Long frustrated in its dealings with the Renault-Nissan Alliance, the UAW is going international in its drive to revive its stalled organizing campaign at Nissan’s assembly complex in Canton, MS.
So far, the UAW has made little headway as it takes on the Mississippi conservative political establishment, which has been hostile to trade unions for decades. “The UAW doesn’t have any support,” says one Nissan official, who asked not to be identified.
Nor has the union attempted to stage a vote at Canton as it did at the Volkswagen plant in neighboring Tennessee, which generally is hostile to unions as well.
However, the UAW and its allies in Europe and South America have succeeded in making life uncomfortable for Nissan and its CEO Carlos Ghosn, who has had to answer questions about Canton while testifying at a French National Assembly committee hearing. The UAW hasn’t forgotten Ghosn’s personal role in defeating a union organizing drive at the Nissan plant in Smyrna, TN.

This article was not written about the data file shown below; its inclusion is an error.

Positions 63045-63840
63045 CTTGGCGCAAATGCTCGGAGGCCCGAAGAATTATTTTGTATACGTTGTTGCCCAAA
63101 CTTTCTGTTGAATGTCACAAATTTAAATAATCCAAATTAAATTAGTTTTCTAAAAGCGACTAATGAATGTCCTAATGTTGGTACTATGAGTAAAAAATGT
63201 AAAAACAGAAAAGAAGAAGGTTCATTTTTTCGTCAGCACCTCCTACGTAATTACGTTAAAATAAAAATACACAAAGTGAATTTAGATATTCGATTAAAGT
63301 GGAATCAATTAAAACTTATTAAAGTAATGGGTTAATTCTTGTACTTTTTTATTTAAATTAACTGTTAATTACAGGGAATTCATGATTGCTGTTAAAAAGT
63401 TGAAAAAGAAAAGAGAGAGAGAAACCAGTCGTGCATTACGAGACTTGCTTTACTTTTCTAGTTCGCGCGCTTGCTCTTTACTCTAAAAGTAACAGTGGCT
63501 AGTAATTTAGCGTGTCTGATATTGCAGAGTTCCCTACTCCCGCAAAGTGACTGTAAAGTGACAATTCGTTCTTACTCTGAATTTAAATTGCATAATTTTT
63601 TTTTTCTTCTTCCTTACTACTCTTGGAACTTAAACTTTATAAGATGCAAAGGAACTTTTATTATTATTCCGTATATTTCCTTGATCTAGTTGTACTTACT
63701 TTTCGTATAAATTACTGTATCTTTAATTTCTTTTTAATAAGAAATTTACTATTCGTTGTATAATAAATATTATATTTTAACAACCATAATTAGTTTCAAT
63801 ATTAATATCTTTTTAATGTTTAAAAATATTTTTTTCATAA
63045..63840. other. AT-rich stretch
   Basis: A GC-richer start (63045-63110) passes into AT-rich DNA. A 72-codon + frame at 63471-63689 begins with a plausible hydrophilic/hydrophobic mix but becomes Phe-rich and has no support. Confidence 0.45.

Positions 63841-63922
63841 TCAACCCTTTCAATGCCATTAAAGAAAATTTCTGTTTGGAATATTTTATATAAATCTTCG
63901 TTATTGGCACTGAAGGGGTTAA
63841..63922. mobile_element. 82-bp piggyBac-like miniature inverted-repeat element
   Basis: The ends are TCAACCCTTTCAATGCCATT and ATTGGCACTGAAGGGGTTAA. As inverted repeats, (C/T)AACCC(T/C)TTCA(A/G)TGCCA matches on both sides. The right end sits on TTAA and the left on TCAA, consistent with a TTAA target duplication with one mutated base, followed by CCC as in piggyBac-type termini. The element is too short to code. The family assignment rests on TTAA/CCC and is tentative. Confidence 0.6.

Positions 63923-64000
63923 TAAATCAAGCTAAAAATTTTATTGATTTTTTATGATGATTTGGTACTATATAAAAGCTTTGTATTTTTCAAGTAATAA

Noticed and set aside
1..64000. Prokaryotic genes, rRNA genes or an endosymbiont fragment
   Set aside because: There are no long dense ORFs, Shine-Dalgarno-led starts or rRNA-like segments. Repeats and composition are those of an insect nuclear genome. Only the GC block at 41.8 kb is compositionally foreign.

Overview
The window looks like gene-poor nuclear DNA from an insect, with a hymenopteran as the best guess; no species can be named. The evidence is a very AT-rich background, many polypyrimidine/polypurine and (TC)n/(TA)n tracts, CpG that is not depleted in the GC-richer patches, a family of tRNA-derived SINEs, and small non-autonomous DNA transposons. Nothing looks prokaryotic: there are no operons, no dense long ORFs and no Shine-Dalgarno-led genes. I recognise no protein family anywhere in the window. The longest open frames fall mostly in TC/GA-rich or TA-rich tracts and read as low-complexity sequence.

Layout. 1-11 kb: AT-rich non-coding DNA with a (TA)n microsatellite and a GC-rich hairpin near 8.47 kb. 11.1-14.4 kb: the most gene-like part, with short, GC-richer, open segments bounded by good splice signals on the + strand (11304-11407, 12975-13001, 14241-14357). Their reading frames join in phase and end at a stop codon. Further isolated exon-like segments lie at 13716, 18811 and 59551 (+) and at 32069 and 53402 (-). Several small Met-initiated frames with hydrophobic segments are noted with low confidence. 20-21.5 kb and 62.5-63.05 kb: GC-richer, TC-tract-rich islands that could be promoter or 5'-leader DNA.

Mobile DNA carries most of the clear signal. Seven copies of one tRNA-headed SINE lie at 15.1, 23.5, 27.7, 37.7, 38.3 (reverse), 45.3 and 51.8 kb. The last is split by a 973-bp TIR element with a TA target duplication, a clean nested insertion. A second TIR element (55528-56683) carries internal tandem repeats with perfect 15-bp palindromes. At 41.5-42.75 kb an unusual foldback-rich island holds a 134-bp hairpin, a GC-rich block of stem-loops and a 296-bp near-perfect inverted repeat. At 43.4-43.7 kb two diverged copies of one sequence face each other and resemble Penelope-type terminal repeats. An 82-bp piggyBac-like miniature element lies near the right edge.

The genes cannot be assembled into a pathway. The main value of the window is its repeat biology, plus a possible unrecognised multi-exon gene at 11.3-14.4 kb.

French workers from Renault recently staged an eye-catching demonstration in central Paris in support of the pro-union workers in Canton and also have taken aim at Nissan’s sponsorship of the Summer Olympics in Brazil. As an official sponsor, Nissan is providing 4,200 vehicles for the Olympics and is using the event to launch its Kicks compact CUV as the official car.
The UAW says the automaker spurned its offer to meet with Christian Hutin, a member of the French National Assembly and deputy chairman of its Social Affairs Commission, who traveled to Mississippi last month on what the union called a “fact-finding mission” about the labor situation at the Canton plant.